Ryanair is #1 in Italy; we look at fares before COVID-19 using RDC data
Italy is crucial country for Ryanair. Last year, the ULCC had almost 45 million seats to, from, and within it, up 7%, or 2.9 million, YOY. This made the Southern European nation the carrier’s third-largest country market, behind the UK (52 million) and Spain (48 million). Fast-forward to 2020, and Italy is currently the world’s second-worst affected country by coronavirus deaths and it was one of Europe’s earliest-hit. As such, Ryanair ended all Italy flights from 13 March.
RDC Aviation’s Apex tool shows Italy flights had 45% lower fares YOY
Across Ryanair’s served airports in Italy in March 2020, RDC’s Apex shows that its one-week-before-departure fares fell by 45% versus March 2019: from €80 one-way (including taxes and ancillaries) to €44. This was the result of quarantines and very rapidly falling consumer confidence and demand. With Apex calculating Ryanair’s operating cost per passenger for the past financial year at €47, its fare reductions would clearly impact its profitability. However, its very low breakeven fare – far lower than most airlines – would soften the blow, and even more so given the significant reductions in the price of fuel. While this is completely overshadowed by Ryanair grounding 99% of its fleet until June at the earliest, it nonetheless shows the available insight on a airport-by-airport, route-by-route, and country-by-country basis.
Ryanair’s 2019 total seats lead over Alitalia grew to 14 million
While Ryanair has been Italy’s leading carrier for total seats since 2012, the gap over number-two Alitalia has obviously continually grown as a result of Alitalia’s on-going struggles. In 2019, the total seat gap reached its highest yet, 14 million, up nearly one-quarter YOY. This was the combination of Alitalia almost not growing YOY (+0.7%) and Ryanair’s strong growth (+7.0%). Ryanair’s dominance is the result of its strength internationally, with over seven in ten of its Italy seats deployed internationally last year. This was its highest for the past few years from both strong international growth (a CAGR of 7.8% since 2015), counterbalancing that, sluggish domestic performance (1%).
Ryanair had 606 Italy routes last year
Last year, Ryanair had 606 routes across the 29 airports it served in Italy. Catania – Rome Fiumicino (747,300 seats), London Stansted – Rome Ciampino (673,200), Rome Fiumicino – Palermo (666,800), Bergamo – London Stansted (557,900) and Bergamo – Naples (509,700) were its top-five routes. The first three of these were its third, sixth, and seventh-largest routes across its entire network. Airports-wise, with 12 million seats, Milan Bergamo had more than twice as many as number-two Rome Ciampino (5.8 million). Bologna (4.7 million), Pisa (3.6 million), and Palermo (3.5 million) complete its top-five Italian airports.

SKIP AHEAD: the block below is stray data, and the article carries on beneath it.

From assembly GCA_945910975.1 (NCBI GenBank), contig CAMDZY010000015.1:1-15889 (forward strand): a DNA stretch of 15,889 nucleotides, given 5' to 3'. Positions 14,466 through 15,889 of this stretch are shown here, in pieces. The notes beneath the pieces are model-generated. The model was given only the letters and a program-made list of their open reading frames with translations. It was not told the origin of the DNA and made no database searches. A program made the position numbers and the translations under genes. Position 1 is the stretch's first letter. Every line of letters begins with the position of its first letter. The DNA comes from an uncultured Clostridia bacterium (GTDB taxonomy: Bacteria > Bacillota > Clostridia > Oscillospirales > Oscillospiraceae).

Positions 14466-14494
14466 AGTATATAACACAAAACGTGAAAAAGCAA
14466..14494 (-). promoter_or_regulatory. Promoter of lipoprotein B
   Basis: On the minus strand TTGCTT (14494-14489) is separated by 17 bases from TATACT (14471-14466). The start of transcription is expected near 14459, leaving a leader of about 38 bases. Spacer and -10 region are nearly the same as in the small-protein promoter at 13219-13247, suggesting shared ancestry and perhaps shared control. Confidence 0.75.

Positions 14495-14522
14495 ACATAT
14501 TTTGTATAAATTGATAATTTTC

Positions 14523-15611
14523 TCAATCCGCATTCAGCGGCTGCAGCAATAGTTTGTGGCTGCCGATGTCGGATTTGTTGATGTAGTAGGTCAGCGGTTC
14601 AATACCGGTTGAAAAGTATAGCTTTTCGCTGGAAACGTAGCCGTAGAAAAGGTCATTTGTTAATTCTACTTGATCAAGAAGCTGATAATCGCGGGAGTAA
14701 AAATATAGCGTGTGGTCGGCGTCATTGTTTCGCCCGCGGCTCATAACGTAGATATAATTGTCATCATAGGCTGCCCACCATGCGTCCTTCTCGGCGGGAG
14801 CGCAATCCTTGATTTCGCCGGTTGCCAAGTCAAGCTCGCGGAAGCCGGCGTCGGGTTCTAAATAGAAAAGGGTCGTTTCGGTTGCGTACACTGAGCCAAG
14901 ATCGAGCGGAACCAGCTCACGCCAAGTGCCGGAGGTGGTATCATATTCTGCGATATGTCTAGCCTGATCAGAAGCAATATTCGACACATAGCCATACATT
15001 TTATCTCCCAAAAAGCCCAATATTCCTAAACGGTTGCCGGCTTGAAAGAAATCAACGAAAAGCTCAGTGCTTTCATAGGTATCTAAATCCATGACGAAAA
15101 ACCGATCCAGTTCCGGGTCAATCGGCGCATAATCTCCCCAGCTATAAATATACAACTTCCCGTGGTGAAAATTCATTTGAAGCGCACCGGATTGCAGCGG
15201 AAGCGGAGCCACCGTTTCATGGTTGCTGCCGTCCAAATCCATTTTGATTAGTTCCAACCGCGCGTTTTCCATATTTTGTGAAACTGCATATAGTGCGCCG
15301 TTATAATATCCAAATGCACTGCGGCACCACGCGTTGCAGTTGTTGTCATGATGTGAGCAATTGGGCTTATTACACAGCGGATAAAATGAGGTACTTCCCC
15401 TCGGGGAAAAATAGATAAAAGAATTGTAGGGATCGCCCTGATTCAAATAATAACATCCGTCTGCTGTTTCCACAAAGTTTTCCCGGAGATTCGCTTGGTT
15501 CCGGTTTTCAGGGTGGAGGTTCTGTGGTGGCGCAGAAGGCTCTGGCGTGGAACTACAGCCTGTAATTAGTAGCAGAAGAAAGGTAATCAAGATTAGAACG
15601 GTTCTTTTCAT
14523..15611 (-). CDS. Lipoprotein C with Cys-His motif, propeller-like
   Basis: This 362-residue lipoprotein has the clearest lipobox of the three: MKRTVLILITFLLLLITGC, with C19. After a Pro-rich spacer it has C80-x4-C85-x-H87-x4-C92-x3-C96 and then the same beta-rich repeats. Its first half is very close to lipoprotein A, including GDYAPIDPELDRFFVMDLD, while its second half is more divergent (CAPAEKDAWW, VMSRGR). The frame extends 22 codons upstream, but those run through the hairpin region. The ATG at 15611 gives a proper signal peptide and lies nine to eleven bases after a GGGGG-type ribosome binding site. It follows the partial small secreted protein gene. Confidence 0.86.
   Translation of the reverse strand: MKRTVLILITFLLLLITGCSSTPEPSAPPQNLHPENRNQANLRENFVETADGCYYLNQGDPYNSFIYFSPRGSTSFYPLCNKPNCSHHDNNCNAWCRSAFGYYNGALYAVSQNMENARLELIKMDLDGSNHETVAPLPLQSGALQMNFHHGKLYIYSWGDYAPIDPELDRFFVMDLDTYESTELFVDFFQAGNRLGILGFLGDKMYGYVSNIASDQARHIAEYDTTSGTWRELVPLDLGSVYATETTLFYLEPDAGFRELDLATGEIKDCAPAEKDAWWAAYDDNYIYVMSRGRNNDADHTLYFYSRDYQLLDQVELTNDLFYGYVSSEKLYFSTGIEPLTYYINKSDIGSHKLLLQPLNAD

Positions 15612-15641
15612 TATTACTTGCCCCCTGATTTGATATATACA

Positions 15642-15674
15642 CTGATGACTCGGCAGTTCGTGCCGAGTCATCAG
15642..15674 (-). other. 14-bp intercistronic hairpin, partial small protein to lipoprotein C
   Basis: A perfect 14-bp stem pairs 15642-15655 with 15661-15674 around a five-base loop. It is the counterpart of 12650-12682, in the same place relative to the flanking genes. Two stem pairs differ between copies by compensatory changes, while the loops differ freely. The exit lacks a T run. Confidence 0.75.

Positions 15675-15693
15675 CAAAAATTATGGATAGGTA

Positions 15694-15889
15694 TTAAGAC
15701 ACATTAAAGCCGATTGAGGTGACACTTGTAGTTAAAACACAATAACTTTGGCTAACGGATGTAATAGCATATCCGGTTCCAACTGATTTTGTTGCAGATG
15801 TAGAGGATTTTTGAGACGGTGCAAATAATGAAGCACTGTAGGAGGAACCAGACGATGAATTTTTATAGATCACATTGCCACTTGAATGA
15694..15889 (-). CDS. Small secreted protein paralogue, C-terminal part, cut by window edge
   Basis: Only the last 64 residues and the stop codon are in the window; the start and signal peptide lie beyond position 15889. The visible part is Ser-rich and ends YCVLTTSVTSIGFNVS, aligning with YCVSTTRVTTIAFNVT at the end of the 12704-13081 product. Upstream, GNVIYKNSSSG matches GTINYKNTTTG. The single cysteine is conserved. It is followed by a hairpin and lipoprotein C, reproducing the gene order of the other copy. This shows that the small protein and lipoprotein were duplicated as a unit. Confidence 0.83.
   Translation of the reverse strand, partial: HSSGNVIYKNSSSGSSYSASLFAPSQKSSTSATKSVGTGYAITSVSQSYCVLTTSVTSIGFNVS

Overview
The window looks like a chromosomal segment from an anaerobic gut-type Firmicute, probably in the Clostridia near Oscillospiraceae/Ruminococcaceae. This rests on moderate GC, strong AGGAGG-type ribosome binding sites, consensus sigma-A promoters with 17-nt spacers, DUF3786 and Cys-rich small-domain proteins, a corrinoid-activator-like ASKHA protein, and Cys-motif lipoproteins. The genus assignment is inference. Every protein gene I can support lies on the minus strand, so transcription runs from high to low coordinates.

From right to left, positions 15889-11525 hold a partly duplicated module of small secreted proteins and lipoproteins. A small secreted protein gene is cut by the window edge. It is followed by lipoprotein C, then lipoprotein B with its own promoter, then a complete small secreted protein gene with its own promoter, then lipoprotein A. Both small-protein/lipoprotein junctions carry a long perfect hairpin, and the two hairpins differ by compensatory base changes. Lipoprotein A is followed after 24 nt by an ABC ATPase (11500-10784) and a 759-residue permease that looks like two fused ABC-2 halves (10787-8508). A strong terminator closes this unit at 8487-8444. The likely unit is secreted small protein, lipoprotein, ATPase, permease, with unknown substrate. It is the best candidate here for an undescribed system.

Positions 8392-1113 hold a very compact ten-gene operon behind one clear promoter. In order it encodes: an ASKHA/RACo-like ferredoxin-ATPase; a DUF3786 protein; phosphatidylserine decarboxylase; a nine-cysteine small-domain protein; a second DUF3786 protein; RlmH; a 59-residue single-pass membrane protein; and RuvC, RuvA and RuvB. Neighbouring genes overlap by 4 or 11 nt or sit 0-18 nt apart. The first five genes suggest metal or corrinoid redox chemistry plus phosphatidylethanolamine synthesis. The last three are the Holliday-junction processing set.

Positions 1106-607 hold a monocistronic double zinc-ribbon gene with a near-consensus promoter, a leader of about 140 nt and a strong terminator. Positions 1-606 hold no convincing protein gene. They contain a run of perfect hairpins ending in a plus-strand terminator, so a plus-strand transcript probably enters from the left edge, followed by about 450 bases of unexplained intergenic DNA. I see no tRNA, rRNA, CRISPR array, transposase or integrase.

Bologna is Ryanair’s third-largest Italian airport
Ryanair had 59 routes from Bologna last year, up by a net of nine YOY, with its Bologna base generating almost 11% of its total Italy seats. New routes in 2019 included Corfu, Kutaisi (served for the Georgian capital, Tbilisi), Marseille, Santander, Tel Aviv. In 2020, two new additional Greek destinations, for a total of nine, were meant to begin: Kefalonia (9 May) and Zakynthos (1 June). Both are still bookable on its website.
Bologna one of the hardest-hit by fare cuts
RDC’s Apex shows that Bologna was one of the worst-hit Italian airports by Ryanair’s fare cuts, with a 58% decline YOY. Looking at a selection of 20 routes from Bologna in March this year, Bologna – Brussels Charleroi saw an 83% decline, from €113.11 to just €18.79. Ryanair ordinarily operates this route up to 10-weekly. Valencia, also served around 10-weekly, was second-worst.
What is even more interesting here are the one-week-before-departure fare premiums – in normal times – commanded on most domestic routes from Bologna, such as Catania (€127.35), Cagliari (€115.36), Lamezia Terme (€110.75), and Palermo (€98.35), especially given the relatively short sectors. This is no doubt the consequence of Ryanair’s Bologna dominance and, for some routes, the relatively high proportion of business travellers. With the coronavirus number improving all of the time in Italy and the potential for international restrictions, higher-yielding domestic services are most likely to rebound quicker.
RDC provides world-leading aviation data through its online apps, data services and APIs. Its Apex platform delivers airline route performance data (fares, profit, schedules, costs, CO) while AirportCharges has detailed tariff data for over 3,000 airports as well as global en-route navigation fees and government taxes. Over 250 companies subscribe to RDC’s services; contact Iain Smith, Commercial Director, for more information: Iain.Smith@rdcaviation.com